Since my aunt died of breast cancer when I was 5, and then later my mom and both sisters got the disease and more, I have been on a mission to dodge what many medical experts believe are preventable diseases. And figure out the truth, whatever that is, for me and others.

Women complain fiercely about menopausal hot flashes. Some swear that supplements help. The constant search for the magic bullet permeates many quests for truth and overshadows simple reality. Last year's magic bullet supplement was resveratrol. But really, it's the purple resveratrol in grapes. We knew that all along. But there is so much more money to be made by squeezing it out and packaging it up.

As a financial consultant, free pizza lunches and dinners at Morton's gave my waistline high returns. I had debilitating menopausal symptoms. After a fun three weeks of hemorrhaging fibroid tumors, the emergency docs said, "You need a hysterectomy. Now!" Fortunately, my personal doctor said, "Ellen, go back to that plant-based diet and call me in the morning." Within weeks, all symptoms of menopause vanished.

My skeptical hubby, who would often have his arm around me and comment, "You're flashing now, dear, aren't you?" was blown away when the hot flashes disappeared. More importantly, no hysterectomy was needed. Reasons for avoiding hysterectomies fill volumes.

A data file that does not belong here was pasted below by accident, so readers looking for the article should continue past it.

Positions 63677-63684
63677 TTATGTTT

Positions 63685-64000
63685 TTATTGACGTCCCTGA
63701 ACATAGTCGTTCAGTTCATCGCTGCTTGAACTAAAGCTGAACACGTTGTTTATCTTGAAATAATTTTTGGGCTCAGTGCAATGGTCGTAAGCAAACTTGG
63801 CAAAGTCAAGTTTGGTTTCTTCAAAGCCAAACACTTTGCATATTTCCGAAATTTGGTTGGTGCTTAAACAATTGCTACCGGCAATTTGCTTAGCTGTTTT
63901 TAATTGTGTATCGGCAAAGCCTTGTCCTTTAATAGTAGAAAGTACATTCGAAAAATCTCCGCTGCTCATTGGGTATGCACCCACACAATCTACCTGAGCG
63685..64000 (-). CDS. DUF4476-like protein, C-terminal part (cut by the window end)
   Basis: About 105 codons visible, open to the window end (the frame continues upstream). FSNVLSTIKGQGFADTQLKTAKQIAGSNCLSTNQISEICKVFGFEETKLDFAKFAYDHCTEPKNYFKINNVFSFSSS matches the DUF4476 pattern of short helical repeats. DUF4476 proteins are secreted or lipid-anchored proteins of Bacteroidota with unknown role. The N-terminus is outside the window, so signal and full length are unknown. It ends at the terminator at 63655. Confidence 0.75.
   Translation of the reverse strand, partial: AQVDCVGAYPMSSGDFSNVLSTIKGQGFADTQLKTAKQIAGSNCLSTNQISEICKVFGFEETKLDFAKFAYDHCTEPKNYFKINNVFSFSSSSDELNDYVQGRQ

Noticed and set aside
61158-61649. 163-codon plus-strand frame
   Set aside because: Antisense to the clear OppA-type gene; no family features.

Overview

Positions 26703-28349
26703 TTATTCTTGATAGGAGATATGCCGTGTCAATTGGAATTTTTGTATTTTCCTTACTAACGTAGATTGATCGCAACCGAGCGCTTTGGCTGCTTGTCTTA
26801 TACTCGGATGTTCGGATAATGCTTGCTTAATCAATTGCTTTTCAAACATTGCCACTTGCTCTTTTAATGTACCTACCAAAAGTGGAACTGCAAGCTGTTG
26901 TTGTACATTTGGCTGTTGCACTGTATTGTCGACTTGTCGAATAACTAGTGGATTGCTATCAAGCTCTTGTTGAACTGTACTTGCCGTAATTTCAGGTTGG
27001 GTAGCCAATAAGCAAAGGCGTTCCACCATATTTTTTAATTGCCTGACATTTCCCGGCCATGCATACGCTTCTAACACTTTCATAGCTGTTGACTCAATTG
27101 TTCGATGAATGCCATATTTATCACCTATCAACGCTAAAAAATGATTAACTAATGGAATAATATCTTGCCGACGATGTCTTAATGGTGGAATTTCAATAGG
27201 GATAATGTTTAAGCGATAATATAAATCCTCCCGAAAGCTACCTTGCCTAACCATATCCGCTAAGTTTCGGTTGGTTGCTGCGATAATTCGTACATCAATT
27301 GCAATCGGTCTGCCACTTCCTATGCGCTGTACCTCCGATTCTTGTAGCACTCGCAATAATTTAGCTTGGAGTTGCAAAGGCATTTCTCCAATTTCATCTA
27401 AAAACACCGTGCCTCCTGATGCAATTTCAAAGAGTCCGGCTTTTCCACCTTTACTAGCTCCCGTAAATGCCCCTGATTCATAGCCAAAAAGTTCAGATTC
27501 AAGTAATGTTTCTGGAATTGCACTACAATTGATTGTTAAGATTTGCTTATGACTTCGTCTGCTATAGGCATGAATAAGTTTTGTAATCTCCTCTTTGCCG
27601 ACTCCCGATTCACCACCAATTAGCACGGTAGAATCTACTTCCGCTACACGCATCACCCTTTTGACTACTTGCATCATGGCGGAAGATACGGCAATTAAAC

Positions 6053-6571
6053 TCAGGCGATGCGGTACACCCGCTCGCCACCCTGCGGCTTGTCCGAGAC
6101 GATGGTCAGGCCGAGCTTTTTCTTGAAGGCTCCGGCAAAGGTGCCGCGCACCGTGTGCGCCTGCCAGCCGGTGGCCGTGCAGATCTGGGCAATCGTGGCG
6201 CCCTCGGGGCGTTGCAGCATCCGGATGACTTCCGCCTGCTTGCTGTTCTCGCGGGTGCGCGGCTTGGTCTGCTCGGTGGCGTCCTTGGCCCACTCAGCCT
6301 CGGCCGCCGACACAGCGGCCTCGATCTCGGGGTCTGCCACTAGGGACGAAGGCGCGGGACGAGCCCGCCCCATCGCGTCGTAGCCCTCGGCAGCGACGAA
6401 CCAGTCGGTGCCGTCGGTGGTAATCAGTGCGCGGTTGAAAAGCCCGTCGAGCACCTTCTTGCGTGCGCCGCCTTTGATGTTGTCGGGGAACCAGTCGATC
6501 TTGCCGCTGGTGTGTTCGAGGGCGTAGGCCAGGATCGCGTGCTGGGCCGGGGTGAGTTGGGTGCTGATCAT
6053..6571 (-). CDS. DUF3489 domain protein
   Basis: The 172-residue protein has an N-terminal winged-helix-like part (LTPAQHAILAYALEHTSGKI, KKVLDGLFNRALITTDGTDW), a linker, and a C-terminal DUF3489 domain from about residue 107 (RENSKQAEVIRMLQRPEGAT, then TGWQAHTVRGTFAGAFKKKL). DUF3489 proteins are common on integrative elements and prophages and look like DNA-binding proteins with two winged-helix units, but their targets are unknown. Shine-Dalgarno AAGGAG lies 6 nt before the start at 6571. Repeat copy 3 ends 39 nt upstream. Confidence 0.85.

Eating plants often eliminates menopausal symptoms. According to research, a high-fat, animal-hormone and pesticide-laden diet stimulates excess production of estrogen and testosterone. It's one reason that girls menstruate in Western cultures as early as 7. Yet in cultures where meat and dairy are unavailable or unaffordable, girls don't reach puberty until 17!

Estrogen-receptive breast cancer is a common form of breast cancer in the U.S. Consider that we consume more dairy products than anywhere, and yet our osteoporosis rates are higher than most countries. Look at cultures where dairy is not so available, and osteoporosis rates are much lower. Colin Campbell, a former National Institutes of Health researcher details this in "The China Study." In teaching cooking classes, I discovered research that shows about 3/4ths of cancer are related to diet choices. You can find them at

So if I wince when someone says, "I'll just take a supplement to avoid…fill-in-the-blank," it's because so much unnecessary suffering can be avoided by diet and lifestyle changes that are cheaper and easier than supplements, drugs and surgery. The real issue is that patients often don't have nutrition information to make informed choices. In a suffering economy, many may not be able to afford supplements.

If you ask your doctor if he/she has taken nutrition classes in medical school, the answer is often no. Although that too, thankfully, is starting to change. Ooops…there goes that opinion again. Fair? Absolutely! Balanced? Nope. The voice of vegetables has no lobby or subsidy to support an advertising campaign. So this may be the only veggie PR you'll hear all month.

You can follow Island resident Ellen Jaffe Jones on her Facebook page and keep up with her just released book:,"Eat Vegan on $4 a Day," or her website: She is also a nationally certified personal trainer and running coach. For training in a gym or private hire, contact Ellen at or 941-704-1025.

AMISUN ~ The Island's Award-Winning Newspaper